An HTML5 platform, WebRTC allows audio and video communication through a web browser. All the latest web browsers support WebRTC, including Firefox, Chrome, Safari, Edge, Opera, and Brave. WebRTC supports web apps to establish peer-to-peer connections through a simple web browser.

However, the problem with WebRTC is that even if you are using a VPN, on visiting a WebRTC-enabled website, it can directly communicate with your system and transfer data by bypassing the VPN tunnel. Consequently, your real IP address will be revealed to the website you are trying to access.

WebRTC IP leak can occur when a below-par VPN client app fails to take care of WebRTC leaks on IPv4 or IPv6.

Mitigating WebRTC leaks

You can reduce WebRTC leaks by:

  • Using a VPN app that is capable of mitigating WebRTC leaks.
  • Manually disabling WebRTC in your web browsers.

VPN disconnects & network disruptions

VPN connection drops can also cause an IP address leak. For example, if your Wi-Fi suddenly becomes inaccessible, it will cause the VPN to start leaking your identity or disconnect completely. These types of leaks are temporary because they are forced by an external event.

Connection dropouts can particularly affect torrent users as they leave their systems turned on and unattended as they keep waiting for downloads to complete. If VPN connection dropouts while the system is unattended, your IP address might leak for hours as your traffic routes through your local ISP.

Mobile users, while switching between mobile data and Wi-Fi while the VPN is on, can also experience VPN dropouts. An IP leak can occur even within a few seconds of changing the internet connection.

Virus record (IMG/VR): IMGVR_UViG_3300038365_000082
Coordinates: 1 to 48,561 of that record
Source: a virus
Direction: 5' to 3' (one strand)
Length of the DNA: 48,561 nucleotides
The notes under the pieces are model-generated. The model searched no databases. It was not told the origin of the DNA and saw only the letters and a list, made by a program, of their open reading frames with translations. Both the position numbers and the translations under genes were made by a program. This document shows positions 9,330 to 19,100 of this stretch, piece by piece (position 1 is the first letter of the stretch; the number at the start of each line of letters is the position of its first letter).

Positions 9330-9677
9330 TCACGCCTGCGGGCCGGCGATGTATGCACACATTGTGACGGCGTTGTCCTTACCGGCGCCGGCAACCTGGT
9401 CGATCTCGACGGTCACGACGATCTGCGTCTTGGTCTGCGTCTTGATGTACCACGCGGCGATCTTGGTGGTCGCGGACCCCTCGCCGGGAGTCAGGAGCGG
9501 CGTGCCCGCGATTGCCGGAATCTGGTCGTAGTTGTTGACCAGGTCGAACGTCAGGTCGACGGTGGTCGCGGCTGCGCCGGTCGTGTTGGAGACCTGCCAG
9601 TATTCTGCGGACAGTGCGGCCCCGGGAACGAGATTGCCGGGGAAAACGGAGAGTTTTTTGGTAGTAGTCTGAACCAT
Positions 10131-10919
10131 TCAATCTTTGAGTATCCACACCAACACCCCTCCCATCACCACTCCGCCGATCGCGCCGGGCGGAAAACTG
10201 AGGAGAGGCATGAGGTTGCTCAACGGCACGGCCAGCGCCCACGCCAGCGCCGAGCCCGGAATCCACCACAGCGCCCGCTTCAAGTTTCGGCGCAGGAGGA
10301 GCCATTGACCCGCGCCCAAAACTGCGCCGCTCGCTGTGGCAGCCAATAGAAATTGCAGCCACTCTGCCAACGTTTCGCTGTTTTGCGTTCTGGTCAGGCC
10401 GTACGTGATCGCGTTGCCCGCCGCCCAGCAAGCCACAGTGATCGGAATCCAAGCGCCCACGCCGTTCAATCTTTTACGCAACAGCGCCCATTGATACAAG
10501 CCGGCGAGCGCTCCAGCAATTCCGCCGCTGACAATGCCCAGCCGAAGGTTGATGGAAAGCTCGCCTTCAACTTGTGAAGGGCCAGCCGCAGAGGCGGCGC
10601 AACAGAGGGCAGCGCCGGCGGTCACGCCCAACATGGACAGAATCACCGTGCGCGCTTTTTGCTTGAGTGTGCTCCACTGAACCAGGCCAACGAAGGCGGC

A properly designed automated kill switch may help you in outright disconnection scenarios, but your VPN connection doesn’t usually disconnect after a network interruption.

It may rather end up in an in-between state and start leaking your privacy. Disconnect leaks are easier to address than network disconnection leaks because a kill switch will intervene.

Mitigating VPN disconnect & network disruption leaks

  • Get a VPN service that provides an automated kill switch in its app.
  • If you have the know-how of networking and have an outgoing firewall installed on your device, you can manually make your own kill switch.
  • Test your VPN for leaks on a regular basis and look for a better alternative if the leaking persists.

FAQs

If your IP address gets leaked, hackers can use it to steal valuable information like location and online identity. This information can be used to potentially hack your device, identity theft, and more. Hackers can track your identity and steal your personal data.

The easiest way to fix IP leaks is to choose a VPN that includes a built-in IP and DNS leak protection. These services use their own servers and special technology to make sure your DNS and IP requests are routed securely through an encrypted VPN tunnel.

You don’t necessarily need to worry if someone has your IP address. In case someone gets hold of your real IP address, they can only send you spam data, restrict your access to a certain website or service, and in a worst-case scenario, a hacker might be able to steal your identity.

Final Words

So, to summarize it, IP address leaks shouldn’t be taken lightly if they persist. An IP leak kills the main purpose of your VPN app, which is to conceal your real IP address and spoof your location.

You shouldn’t spend your precious money on an ordinary VPN service if it lets your IP address leak one way or another. You should at least get what you are paying for!

Don’t ride on the illusion of having security which is even more dangerous than not having security altogether. Fortunately, IP leak testing has been made easier and more convenient, and even a basic user can run these tests.

If you are continuously facing an IP leak, we recommend you get your hands on a high-end VPN as soon as possible and bid farewell to your low-cost, good-for-nothing VPN apps.